All perfumes are classified by the perfume world according to their overall aroma, and the ingredients. These ‘families’ have expanded, over the years: where once there were ambrées, now you may find ‘fresh ambrées’, or ‘floral ambrées’ – which are like brothers or sisters to the original family.
It’s good to know which family your perfume falls into – because it is a simple fact that most of us have quite narrow preferences.
A Perfume is composed – literally composed, with different notes – to create a complex blend, from different raw materials…These include natural materials, distilled or extracted directly from fruits, herbs, flowers, blossoms, barks, leaves, twigs, roots, resins, bulbs, rhizomes, seeds, woods and more.
Perfumers also use synthetics– man-made molecules, including the famous aldehydes which give Chanel No. 5 that initial ‘whoosh’, but nowadays almost any smell can be synthesised. Violet, for instance, is always synthetic, as it cannot be extracted from the plant. Musks are now mostly synthetic, because of conservation concerns. Even lily of the valley must be synthesised, because – perversely – those intensely-scented nodding white flowers will not give up their fragrant beauty to a perfumer.
Many of your favourite fragrances could not exist if the perfumers didn’t weave together natural ingredients and man-made synthetic chemicals. The extraordinary skill of the ‘nose’, or perfumer, is to combine these seamlessly, to take us on an emotional and sensory journey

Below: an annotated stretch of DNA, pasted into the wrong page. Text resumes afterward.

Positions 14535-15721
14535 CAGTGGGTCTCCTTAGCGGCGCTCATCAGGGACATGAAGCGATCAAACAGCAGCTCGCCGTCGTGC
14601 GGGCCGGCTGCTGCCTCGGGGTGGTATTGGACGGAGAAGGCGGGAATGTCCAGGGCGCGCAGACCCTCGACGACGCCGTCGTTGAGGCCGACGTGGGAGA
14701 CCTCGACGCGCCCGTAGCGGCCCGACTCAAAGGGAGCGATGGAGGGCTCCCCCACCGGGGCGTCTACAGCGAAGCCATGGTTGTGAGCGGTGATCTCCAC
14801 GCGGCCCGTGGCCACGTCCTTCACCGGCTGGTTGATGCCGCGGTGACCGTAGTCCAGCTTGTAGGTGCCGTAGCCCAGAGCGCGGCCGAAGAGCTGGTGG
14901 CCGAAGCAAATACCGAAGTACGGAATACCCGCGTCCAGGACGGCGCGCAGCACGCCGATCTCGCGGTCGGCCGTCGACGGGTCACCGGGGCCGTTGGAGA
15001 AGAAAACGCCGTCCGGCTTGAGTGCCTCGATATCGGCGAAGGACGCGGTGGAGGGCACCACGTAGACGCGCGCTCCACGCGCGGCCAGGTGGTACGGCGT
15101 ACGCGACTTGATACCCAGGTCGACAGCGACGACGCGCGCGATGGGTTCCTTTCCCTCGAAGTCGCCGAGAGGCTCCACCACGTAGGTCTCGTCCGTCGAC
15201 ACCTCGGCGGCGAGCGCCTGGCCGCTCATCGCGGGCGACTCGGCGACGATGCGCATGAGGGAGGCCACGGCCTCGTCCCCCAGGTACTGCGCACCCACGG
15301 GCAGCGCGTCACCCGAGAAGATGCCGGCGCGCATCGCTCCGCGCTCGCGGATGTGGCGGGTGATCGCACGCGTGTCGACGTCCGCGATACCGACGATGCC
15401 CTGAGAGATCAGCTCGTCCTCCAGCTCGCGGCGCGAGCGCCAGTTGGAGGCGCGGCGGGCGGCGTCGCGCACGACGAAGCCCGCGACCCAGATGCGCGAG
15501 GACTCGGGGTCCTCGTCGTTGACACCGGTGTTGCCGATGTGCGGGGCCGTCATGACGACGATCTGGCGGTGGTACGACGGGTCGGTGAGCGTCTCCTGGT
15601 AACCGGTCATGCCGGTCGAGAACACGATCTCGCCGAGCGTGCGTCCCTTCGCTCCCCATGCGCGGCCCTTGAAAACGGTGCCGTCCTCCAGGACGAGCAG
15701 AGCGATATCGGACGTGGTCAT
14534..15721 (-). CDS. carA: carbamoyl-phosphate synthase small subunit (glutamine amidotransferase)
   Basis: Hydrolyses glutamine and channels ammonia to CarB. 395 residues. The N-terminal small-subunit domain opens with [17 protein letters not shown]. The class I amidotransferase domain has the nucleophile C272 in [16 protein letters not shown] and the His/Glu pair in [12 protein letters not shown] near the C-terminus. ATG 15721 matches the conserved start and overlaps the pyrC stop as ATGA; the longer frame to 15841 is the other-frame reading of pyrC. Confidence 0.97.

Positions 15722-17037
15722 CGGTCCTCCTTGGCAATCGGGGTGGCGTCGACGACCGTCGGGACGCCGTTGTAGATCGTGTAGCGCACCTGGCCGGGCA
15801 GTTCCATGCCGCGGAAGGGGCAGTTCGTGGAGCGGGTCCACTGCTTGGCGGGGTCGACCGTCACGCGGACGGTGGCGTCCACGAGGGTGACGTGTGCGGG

A note in a perfume is an individual element – for instance, lemon, jasmine, rose, apple, sandalwood, and the many thousands of other flowers, herbs, spices and woods that perfumers use. Together, combining the individual notes, noses create harmonies and compositions. The language of perfumery borrows heavily from the language of music, and has never really evolved its own vocabulary.
In classical perfumery, the perfumery will arrange his ingredients/notes in a pyramid shape.
Top Notes/head notes are evident as soon as your perfume touches your skin; these are usually lighter – citrus, herbs, fruits
They are followed by the middle notes/heart notes which tend to be floral – rose, jasmine, ylang-ylang. They may be sensed at the start – but really they make up the heart of the fragrance, which develops after 10-15 minutes They stay longer on the skin than top notes
Finally the base notes/fond come through, with direct relation to the staying power of the perfume. They help slow down the evaporation of the perfume and help perfumes last longer. There’s a comparatively small range of base notes for a perfumer to work with – sandalwood, musk, vanilla, oakmoss, patchouli – as only a (generous) handful last long enough on the skin to ‘fix’ the smell.
Nowadays, in an increasingly fast-paced world, there is a trend for what’s known as linear perfumes: a what-you-smell-is-what-you-get construction, designed to give the wearer the true, overall impression of a perfume from the get-go – which might mean the moment you stop at a perfume counter, on your way to a meeting
That perfume doesn’t then change very much, over the time it’s worn. Personally, we would always encourage allowing perfume time to develop, rather than choosing on the basis of a first impression – even with one of these ‘linear’ fragrances.